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Akili Interactive Develops ‘Prescription Video games’ for ADHD and Other Cognitive Disorders

October 3, 2019

girl playing video game

Akili Interactive is developing a range of ‘prescription video games’ that combine specialised algorithms with cutting-edge gaming tech to improve cognitive function in various patient groups with neurological disorders. How exactly does this form of digital therapy work, and what is the potential for engaging game experiences to deliver cognitive benefits?

girl playing video game

When it comes to child development, video games have long been targeted as part of the problem. In the public consciousness at least, the trope is common – isn’t all that screen time rotting our children’s brains, and wouldn’t it be better if they spent more time outside, like countless generations before them?

Meanwhile, numerous academic studies have found that playing games imparts significant cognitive benefits to both children and adults. While moderation is an important concept in gaming, as researchers’ construct an understanding of video games’ cognitive advantage, it’s unsurprising that some in the med tech community are starting to see video games as a potential part of the solution, rather than part of the problem.

A prominent example of this belief is Akili Interactive, a Boston-based company that is developing the world’s first generation of ‘prescription video games’. The company currently has an application pending with the US Food and Drug Administration (FDA) for its lead candidate, AKL-T01, a digital therapy delivered through a tablet-based game, which is designed to improve function in the brain’s prefrontal cortex by having the user multi-task through increasingly complex activities.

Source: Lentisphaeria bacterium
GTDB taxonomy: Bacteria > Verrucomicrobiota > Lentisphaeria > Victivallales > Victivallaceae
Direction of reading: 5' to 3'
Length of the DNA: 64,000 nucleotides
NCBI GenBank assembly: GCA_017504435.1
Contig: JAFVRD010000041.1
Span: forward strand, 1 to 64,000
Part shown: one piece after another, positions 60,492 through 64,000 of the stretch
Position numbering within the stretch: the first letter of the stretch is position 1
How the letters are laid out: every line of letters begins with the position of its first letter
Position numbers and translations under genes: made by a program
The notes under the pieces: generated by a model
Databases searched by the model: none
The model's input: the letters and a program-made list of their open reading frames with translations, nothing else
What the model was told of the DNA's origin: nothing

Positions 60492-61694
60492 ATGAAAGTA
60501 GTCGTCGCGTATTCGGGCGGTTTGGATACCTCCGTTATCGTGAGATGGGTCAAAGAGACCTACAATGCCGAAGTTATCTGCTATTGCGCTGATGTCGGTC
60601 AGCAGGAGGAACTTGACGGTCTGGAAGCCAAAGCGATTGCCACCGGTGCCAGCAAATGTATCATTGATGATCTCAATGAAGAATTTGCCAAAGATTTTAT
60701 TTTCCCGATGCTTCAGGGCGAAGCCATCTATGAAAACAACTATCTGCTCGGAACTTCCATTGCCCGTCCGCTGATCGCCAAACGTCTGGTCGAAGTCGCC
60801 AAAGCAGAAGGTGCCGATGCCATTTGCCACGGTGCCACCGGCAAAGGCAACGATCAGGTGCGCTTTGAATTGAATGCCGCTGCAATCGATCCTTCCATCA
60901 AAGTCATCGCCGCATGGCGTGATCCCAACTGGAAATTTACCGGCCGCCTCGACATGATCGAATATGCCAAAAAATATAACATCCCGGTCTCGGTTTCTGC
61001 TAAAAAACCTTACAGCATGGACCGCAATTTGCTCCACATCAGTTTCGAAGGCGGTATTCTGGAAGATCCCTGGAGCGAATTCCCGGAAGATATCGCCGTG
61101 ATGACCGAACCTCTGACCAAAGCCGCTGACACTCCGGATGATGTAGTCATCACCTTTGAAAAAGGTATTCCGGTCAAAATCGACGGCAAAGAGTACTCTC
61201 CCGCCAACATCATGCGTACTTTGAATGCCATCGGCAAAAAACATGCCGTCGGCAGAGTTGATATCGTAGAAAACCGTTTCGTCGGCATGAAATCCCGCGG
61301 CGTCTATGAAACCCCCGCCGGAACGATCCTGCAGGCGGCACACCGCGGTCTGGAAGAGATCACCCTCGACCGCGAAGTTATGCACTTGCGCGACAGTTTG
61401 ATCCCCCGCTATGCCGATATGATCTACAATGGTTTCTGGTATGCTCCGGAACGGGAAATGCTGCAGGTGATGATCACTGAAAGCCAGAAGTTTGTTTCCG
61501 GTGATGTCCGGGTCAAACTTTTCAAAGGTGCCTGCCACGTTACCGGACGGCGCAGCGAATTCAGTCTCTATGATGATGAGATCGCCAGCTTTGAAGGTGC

AKL-T01 is being reviewed as a treatment for children with attention deficit hyperactivity disorder (ADHD), with a decision from the FDA expected by the end of 2019. And waiting in the wings are a range of other programmes aiming to use games to address cognitive impairments in different treatment groups, including autism spectrum disorder, major depressive disorder and multiple sclerosis. Akili has partnered with Japanese pharma firm Shionogi to manage distribution of the platform in Asia, and is exploring opportunities to bring its products to other markets around the world.

See Full Article: Videogames for ADHD and other cognitive disorders

Written by: Chris Lo

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